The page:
Constructed from exciting new research findings and sound educational theories of the past, the Pyramid Approach provides an excellent balance between the power of the child to learn and develop on his or her own, and the power of the teacher to optimize the learning experience. As a result, the principles of Pyramid provide for rich creative play, stimulating independent learning, cooperative project work, and goal-oriented concept and skill development.

The primary objective of Pyramid is to create a safe and secure world for young children that entices them to stretch their imaginations, expand their horizons, leap into the unknown and reach for greater, deeper, richer understanding. Built upon the four cornerstones, Pyramid and its guiding principles create a broad base of security for children. The four cornerstones are dynamically balanced to enable children to develop with confidence, creativity and carefully crafted momentum.

Pyramid's signature four-step process is part of short-term cycles of learning that adults can learn to effectively use in their work with children. The process begins with very concrete experiences that are closest to the child's prior knowledge and current experiences. Gradually, through this dynamic cycle, children take distance and are able to gradually develop more abstract representation they need to be successful learners.

The Pyramid approach offers materials and training opportunities for early care and education practitioners that help create a dynamic and stimulating preschool environment and support the optimal development of every child.

This approach to early learning for children ages 3-5 years old, has been successful in the Netherlands for many years. It is an innovative and child development based approach to teaching and learning that is now being introduced to early care and education practitioners in the United States. You can learn more about the four-step process, and the unique use of projects at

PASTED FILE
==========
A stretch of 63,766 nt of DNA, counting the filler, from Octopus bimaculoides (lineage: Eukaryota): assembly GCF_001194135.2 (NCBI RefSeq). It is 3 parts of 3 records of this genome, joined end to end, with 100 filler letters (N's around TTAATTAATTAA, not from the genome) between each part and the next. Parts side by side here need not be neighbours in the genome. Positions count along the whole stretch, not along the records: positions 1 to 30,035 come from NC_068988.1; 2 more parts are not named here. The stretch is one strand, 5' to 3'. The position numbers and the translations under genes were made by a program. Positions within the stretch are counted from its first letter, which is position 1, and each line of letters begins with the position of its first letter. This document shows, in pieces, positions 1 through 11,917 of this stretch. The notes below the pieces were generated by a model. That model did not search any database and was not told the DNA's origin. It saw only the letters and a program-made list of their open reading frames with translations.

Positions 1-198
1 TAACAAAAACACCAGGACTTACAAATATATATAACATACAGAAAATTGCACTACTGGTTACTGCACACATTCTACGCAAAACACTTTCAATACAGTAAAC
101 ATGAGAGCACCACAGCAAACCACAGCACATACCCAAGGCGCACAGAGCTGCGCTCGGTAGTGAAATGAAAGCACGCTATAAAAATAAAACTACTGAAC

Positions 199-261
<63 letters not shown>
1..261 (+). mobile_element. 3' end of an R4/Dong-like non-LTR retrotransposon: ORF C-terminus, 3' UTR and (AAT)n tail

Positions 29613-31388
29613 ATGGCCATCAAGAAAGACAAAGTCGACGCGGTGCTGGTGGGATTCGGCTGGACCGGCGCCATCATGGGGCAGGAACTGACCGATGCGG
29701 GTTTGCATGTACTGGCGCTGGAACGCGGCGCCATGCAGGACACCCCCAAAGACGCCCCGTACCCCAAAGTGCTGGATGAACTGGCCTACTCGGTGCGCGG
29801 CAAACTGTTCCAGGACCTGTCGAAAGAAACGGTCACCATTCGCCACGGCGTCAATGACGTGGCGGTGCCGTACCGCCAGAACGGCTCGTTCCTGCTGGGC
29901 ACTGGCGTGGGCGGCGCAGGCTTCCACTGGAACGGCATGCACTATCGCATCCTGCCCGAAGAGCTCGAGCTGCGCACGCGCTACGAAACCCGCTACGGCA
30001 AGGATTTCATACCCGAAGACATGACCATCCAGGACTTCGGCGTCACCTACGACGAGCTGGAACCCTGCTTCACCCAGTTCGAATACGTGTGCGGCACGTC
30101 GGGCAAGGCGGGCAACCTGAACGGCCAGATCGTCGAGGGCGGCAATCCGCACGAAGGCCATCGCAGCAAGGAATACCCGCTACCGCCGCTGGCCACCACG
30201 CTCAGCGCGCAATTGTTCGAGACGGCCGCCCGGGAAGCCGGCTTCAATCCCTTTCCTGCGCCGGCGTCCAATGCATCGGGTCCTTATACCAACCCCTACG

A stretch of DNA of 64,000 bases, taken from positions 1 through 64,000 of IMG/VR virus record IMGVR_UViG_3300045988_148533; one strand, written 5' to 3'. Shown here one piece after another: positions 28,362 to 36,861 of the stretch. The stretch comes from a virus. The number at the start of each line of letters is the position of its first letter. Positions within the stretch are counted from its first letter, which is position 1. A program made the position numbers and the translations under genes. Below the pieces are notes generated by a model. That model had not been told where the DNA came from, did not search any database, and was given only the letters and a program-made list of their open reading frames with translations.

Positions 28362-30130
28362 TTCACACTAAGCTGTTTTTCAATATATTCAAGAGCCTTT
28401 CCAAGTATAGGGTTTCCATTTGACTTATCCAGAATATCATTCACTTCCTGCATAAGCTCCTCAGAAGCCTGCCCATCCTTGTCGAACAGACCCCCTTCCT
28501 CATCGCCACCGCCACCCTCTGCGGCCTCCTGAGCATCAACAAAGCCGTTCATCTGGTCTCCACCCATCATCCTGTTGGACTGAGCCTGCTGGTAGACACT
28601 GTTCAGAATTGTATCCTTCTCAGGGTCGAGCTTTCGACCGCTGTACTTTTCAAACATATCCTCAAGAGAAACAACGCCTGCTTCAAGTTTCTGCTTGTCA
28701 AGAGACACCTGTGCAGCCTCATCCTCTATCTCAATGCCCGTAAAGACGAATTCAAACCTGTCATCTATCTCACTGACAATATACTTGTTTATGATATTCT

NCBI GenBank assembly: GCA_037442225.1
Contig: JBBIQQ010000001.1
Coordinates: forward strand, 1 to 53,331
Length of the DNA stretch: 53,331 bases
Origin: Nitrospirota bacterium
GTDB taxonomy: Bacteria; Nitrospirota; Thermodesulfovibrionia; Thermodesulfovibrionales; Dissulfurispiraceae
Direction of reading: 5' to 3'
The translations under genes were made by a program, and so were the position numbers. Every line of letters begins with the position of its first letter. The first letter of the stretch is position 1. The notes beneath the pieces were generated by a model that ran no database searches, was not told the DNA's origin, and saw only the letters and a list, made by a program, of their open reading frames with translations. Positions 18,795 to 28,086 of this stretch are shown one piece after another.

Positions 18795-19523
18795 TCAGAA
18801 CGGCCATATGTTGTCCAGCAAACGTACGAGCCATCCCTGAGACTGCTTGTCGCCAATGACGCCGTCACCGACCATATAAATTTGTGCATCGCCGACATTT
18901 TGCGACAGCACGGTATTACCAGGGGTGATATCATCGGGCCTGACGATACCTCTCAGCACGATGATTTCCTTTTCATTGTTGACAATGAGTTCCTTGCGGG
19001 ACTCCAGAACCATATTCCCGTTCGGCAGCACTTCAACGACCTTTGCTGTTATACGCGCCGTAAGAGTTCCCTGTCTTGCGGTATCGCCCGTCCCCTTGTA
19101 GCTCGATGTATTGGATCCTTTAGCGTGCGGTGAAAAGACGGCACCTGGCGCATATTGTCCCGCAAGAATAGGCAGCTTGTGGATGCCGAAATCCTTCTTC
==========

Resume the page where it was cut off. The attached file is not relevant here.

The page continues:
Ed Greene, Senior Early Learning Advisor
Pyramid/Cito USA
Princeton, NJ

Angela (not verified)

World History

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I really like the concept and value of PBL. I was wondering if anyone has done this at the secondary level of History (specifically World History)? I would love to see what can be done.

Eric Thornton (not verified)

Hands on Learning

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Hands on learning over a command style lecure--innovative!

Michelle Roush (not verified)

Project Based Learning

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I enjoyed watching the video of the students who are involved in this PBL program. What a wonderful way to expand students interests and knowledge that they wish to pursue. What happens if students discover that they are not as interested in a subject that they thought they were going to be? Are they allowed to change their topic/interest? This would be an exciting way to teach students so you can see the excitement and new found information that they discover on their own!